Commercial banks and other financial institutions (“lender” or “lenders”) have historically provided financing to government entities and non-profit organizations on a tax-exempt basis through loans and direct purchases of securities municipal. The purchase of municipal securities by the direct lender is generally referred to as a direct purchase or direct placement. Because bank loans to government entities and non-profit borrowers are generally private transactions not subject to the same reporting requirements applicable to municipal securities, there is less historical and empirical data to track volume. However, the loan reports provided by major banks to the Federal Reserve reflecting the amount of bank loans to municipalities are significant. Direct purchases and bank holdings of municipal securities are tracked, and prior to the Tax Reform Act of 1986, lenders held almost 40% of outstanding municipal issues of tax-exempt debt. After the Tax Reform Act of 1986 and before the financial crisis of 2008, lenders shifted much of their participation to the tax-exempt market through products that provided credit enhancement and liquidity. After the 2008 financial crisis, due to multiple factors, the tax exemption market again saw an increase in bank lending and direct purchases of municipal securities by lenders.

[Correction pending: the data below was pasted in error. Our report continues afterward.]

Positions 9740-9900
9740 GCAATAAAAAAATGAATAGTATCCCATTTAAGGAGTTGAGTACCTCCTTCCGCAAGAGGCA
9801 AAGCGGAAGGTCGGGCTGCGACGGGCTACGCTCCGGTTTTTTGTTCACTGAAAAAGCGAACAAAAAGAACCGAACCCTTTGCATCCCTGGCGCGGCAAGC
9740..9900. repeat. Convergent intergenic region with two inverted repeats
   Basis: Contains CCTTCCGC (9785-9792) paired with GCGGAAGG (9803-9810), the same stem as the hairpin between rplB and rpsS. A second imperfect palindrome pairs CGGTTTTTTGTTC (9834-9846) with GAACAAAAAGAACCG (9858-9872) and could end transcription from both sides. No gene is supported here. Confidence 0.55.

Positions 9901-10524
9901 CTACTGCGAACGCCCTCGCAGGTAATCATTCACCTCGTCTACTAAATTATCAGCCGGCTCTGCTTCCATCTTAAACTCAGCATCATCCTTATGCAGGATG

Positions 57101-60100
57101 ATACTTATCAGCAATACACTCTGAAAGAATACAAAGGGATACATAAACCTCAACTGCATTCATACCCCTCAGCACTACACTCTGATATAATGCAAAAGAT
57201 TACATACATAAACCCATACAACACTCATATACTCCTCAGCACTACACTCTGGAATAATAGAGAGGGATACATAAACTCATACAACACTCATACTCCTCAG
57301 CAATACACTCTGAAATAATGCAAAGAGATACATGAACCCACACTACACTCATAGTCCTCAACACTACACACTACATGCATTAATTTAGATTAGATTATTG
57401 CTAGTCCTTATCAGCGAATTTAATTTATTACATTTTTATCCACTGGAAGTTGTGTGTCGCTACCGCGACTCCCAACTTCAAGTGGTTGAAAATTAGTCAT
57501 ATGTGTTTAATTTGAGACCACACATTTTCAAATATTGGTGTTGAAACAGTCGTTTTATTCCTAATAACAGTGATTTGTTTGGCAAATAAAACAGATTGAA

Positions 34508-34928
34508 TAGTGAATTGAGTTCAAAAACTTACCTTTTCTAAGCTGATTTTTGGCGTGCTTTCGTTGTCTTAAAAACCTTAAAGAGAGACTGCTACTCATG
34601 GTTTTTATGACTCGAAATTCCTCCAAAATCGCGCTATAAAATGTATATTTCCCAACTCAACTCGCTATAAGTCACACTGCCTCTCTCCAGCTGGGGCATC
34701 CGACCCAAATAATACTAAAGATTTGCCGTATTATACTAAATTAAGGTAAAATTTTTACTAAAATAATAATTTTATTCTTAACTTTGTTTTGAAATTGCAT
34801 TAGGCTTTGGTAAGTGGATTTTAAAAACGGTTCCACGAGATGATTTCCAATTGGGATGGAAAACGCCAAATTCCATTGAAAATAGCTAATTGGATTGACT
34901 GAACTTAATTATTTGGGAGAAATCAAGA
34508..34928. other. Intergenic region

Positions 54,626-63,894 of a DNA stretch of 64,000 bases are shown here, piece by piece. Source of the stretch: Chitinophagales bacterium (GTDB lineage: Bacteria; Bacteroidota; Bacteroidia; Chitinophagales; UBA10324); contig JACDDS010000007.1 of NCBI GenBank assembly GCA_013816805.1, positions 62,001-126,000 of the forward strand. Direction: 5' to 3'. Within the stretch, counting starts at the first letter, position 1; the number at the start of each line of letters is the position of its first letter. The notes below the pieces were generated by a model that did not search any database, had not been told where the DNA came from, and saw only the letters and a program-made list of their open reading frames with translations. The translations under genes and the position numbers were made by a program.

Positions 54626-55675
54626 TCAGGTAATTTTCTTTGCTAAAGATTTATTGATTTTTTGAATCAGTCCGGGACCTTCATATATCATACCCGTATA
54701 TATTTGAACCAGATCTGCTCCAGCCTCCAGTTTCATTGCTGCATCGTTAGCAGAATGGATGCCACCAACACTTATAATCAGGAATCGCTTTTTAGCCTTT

The purpose of this booklet is to provide a roadmap for lenders considering lending on a tax-exempt basis and for government entities and non-profit organizations considering incurring tax-exempt debt through bank loan or direct investment. Each occurrence or issuance of tax-exempt debt should be reviewed by a qualified bond adviser such as the Orrick Public Finance Group listed on the inside back cover of this booklet.
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